New Technology, Same Violation of Civil Liberty
Over the past year, the issue of warrantless GPS tracking has become increasingly prominent. In particular, a bipartisan bill – the Geolocation Privacy and Surveillance Act (H.R.2168/S.1212)- was introduced by Senator Ron Wyden (D-OR) and Representative Jason Chaffetz (R-UT) to require the government to get a warrant before tracking an individual’s movement through his or her cell phone, laptop, navigation device, or other forms of mobile technology.
In addition, a case involving the constitutionality of just that was heard earlier this month before the Supreme Court. In this case, the police attached a GPS tracking device to the undercarriage of a suspect’s car, thereby tracking the suspect’s movements for approximately 28 days. The issue in the case primarily surrounds whether the police’s action was a violation of the Fourth Amendment, which protects against unreasonable searches and seizures. To get to the heart of the issue, the Court is debating this question: does an individual have what is legally known as a “reasonable expectation of privacy” when it comes to our movements?
It seems to me that the answer is quite clearly “yes.” Some would argue that by being in public, we lose any “reasonable expectation of privacy.” Yet, while I may get from place to place in public, my origin – and my destination – are rarely apparent simply by looking at me. Whether I am coming from Shabbat services, or going a friend’s house — whether I spend an hour, or only moments, at work or in my home – these are fundamentally very personal aspects of my life, and, as such, they are outside of the realm of legitimate government reach without a warrant.When we consider that tracking an individual’s movements, especially for an extended period of time, reveals the most intimate details of his or her life, we see that the issue is not one of whether we have an expectation of privacy while we walk from place to place. Rather, it is a question of whether we have a right to keep our daily routines, our memberships, and our relationships as private as we would like.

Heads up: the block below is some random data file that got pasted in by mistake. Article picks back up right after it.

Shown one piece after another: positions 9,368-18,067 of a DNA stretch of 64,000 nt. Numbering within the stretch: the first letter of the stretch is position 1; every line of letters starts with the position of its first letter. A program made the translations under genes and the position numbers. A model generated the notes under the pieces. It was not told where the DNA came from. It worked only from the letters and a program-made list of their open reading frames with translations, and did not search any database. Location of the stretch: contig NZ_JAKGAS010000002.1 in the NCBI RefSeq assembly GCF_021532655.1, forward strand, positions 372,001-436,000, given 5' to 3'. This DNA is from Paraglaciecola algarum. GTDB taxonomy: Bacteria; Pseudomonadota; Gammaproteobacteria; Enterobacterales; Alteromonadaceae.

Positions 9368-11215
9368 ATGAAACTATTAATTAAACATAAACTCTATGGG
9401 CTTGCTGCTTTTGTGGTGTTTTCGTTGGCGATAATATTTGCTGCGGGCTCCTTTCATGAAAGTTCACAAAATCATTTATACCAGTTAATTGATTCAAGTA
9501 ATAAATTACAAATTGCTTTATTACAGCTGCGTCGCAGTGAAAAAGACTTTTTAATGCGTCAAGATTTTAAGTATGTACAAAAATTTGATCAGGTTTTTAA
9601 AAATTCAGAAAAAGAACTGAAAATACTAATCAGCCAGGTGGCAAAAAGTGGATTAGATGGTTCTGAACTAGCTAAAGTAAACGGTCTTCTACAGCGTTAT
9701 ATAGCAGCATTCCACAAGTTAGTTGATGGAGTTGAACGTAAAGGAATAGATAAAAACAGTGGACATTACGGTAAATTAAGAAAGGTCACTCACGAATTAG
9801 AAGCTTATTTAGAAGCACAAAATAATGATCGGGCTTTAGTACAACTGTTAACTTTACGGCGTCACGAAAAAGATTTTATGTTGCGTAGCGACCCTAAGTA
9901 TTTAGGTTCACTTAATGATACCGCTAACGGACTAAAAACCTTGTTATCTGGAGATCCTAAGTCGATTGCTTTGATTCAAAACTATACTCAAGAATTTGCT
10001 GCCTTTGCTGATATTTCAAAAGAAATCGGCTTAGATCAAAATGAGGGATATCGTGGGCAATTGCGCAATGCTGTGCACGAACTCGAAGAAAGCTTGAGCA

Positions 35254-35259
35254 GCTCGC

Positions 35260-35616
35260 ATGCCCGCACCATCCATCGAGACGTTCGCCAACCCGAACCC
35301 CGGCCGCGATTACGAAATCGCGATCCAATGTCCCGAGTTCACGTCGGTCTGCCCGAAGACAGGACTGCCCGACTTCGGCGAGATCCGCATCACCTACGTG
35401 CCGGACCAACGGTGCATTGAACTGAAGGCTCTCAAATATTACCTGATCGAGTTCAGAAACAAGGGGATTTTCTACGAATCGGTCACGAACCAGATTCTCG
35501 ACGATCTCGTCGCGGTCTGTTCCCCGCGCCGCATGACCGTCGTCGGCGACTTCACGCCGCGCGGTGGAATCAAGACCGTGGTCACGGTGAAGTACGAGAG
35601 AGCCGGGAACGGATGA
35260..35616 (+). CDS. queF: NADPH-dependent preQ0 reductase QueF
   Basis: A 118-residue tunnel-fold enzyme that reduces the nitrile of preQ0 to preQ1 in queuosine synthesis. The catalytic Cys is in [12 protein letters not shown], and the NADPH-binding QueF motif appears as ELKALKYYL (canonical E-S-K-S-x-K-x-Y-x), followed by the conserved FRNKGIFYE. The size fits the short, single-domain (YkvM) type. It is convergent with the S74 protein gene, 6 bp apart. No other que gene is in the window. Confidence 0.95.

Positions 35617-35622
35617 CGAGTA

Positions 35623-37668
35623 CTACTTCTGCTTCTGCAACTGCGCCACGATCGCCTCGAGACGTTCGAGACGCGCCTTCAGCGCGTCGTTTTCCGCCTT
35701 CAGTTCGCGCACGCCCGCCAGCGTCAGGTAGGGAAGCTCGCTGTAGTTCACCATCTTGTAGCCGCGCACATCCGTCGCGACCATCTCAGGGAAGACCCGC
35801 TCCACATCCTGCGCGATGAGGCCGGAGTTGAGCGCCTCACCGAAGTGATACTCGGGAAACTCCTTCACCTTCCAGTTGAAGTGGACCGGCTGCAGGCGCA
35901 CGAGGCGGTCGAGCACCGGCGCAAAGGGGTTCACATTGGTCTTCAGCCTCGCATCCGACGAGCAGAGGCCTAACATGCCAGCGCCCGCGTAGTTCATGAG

As Reform Jews, this question is easily settled by a long tradition of respect for an individual’s privacy. The Talmud observes that there is “harm caused by seeing” when an individual’s privacy is violated. Rabbi Akiva even suggested that one should knock before entering one’s own home, in the case that another family member requires privacy (Talmud Bavli, Pesahim 112a). Our teachings condemn eavesdropping, going so far as to prohibit seeking out the secrets of others, lest we violate the principle.
As we enter a new age of technology, these fundamental principles remain unchanged: A new method of eavesdropping or intruding into the lives of others does not change its nature. In our comings and our goings, revealing, as they do, the most intimate details of our lives, we should be free from undue and constant observation. Regardless of how new the method, such intrusions are still violations of our basic civil liberties and in our Jewish tradition.
Photo courtesy of the U.S. Supreme Court.